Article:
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Suicide now claims more US troops than enemy fire - Rate of almost 1 per day

By Catholic Online (NEWS CONSORTIUM)
December 29th, 2012
Catholic Online (www.catholic.org)

American troops have a secret enemy who is killing them more frequently than the insurgents and terrorists they fight. According to the Department of Defense, soldier suicides now claim more victims than enemy fire.

LOS ANGELES, CA (Catholic Online) - In 2012, potential suicides among U.S. soldiers reached 303, while combat related deaths in Afghanistan have totaled 212. Some of the probable suicides remain unconfirmed and under investigation.

The suicide rate among active duty and reserves is so great that the average is now approaching one per day. That rate continues to increase, even as operations in Afghanistan prepare to draw down.

Suicides continue to occur even in spite of additional training and prevention programs implemented over the past few years to address the issue.

Part of the problem is that soldiers, especially those who have been deployed, face unique stresses, even beyond the threat of the enemy. While troops are deployed, they remain in close contact with loved ones and others back home sometimes this creates stress as opposed to buoying morale. These stresses, such as mortgages and bills, challenges with left-behind loved ones and more, are exacerbated by deployment and the individual's limited ability to influence what happens by virtue of their presence in a combat zone.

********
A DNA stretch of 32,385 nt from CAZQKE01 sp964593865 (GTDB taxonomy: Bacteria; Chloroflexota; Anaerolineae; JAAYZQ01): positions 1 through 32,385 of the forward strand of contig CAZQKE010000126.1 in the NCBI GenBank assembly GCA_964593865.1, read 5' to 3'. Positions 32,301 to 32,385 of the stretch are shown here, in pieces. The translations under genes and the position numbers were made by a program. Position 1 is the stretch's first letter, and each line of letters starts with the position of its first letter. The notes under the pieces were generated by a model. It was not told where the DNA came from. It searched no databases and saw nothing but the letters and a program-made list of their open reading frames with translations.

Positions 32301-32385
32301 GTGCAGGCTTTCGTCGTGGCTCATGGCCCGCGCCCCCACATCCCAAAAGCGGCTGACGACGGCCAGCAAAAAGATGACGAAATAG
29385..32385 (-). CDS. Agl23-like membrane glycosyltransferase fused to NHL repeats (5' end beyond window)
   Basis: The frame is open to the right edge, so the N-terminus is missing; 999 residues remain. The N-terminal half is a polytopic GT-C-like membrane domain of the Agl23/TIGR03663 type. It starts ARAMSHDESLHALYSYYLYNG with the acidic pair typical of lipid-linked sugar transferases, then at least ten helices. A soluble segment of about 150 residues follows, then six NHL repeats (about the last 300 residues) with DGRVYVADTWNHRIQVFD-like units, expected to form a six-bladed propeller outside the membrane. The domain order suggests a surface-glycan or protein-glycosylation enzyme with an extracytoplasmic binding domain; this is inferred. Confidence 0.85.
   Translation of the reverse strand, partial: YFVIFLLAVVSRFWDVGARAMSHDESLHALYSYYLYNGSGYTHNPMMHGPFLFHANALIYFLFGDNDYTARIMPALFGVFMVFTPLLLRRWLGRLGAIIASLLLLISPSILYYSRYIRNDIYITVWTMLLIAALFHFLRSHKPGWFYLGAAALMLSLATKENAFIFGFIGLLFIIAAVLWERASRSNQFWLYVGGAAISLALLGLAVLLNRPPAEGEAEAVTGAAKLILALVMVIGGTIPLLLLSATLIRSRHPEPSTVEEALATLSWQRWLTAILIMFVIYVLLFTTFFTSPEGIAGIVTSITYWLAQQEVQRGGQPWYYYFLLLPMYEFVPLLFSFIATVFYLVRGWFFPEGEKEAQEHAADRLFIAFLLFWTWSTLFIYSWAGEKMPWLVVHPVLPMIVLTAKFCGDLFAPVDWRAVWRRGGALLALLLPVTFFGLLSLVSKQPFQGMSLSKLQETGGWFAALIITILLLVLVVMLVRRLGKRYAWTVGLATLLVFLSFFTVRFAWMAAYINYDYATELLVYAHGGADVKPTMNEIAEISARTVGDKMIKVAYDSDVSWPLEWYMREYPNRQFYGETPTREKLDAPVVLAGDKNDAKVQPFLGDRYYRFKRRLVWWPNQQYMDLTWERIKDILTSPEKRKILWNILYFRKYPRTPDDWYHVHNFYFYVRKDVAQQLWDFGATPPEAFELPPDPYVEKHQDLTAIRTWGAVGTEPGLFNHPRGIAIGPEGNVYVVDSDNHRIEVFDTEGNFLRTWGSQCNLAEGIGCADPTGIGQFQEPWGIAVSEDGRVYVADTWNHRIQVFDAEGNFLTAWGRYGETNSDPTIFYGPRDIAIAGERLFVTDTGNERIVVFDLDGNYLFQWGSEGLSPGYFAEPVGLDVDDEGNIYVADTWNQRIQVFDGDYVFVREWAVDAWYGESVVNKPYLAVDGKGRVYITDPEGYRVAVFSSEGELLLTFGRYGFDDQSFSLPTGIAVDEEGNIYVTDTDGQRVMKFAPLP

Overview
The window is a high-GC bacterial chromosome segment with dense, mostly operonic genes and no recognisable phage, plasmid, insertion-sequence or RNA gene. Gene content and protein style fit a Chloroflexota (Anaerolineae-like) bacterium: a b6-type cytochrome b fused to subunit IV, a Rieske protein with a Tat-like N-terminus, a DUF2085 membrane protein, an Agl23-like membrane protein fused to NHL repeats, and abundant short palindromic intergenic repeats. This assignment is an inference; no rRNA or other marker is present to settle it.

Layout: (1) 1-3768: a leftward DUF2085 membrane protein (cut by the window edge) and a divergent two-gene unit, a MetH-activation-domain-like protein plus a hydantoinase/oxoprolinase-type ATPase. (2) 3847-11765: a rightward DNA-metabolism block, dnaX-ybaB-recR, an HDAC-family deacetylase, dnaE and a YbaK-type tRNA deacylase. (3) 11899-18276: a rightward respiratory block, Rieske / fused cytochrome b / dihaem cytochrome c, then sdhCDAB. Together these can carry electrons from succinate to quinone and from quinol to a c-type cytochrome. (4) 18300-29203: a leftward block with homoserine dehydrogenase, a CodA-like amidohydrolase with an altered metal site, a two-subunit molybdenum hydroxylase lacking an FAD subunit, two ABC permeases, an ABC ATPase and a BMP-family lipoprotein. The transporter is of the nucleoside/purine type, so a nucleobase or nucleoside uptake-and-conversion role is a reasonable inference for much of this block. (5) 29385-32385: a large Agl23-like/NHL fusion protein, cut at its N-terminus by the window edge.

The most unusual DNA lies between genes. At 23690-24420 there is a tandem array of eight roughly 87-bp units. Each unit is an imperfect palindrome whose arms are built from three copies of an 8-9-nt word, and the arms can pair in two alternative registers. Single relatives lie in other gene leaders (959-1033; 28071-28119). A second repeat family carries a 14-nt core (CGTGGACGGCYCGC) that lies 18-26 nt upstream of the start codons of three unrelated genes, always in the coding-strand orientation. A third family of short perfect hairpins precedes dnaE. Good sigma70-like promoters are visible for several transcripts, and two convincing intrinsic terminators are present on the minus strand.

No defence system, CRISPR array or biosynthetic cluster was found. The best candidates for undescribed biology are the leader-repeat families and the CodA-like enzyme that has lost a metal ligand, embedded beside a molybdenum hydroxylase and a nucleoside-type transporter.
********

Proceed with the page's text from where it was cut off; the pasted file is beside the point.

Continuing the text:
Substance abuse also plays a factor, with some soldiers turning to drugs and alcohol to cope.

New legislation is in the works will require that soldiers found to be mentally unstable to tell if they own personal firearms. However, this is a single band-aid type solution and will not do much to curb the overall problem.

Some of these weapons have been used by soldiers to commit crimes, even at home. The number of recent veterans who face criminal charges and even prison for violent crimes has also risen.

Ironically, the Department of Defense has announced that in 2011, 53 percent of the confirmed suicide victims had no history of deployment to either Iraq or Afghanistan.

While the military continues to address the issue, society must face a much broader concern. When children are trained to serve as killers to protect our interests both home and abroad, we create casualties that are not simply measured by flag-draped caskets and hospital beds. Some of the casualties continue to walk among us for years, even decades, after the last shots have been fired.

War is hell.

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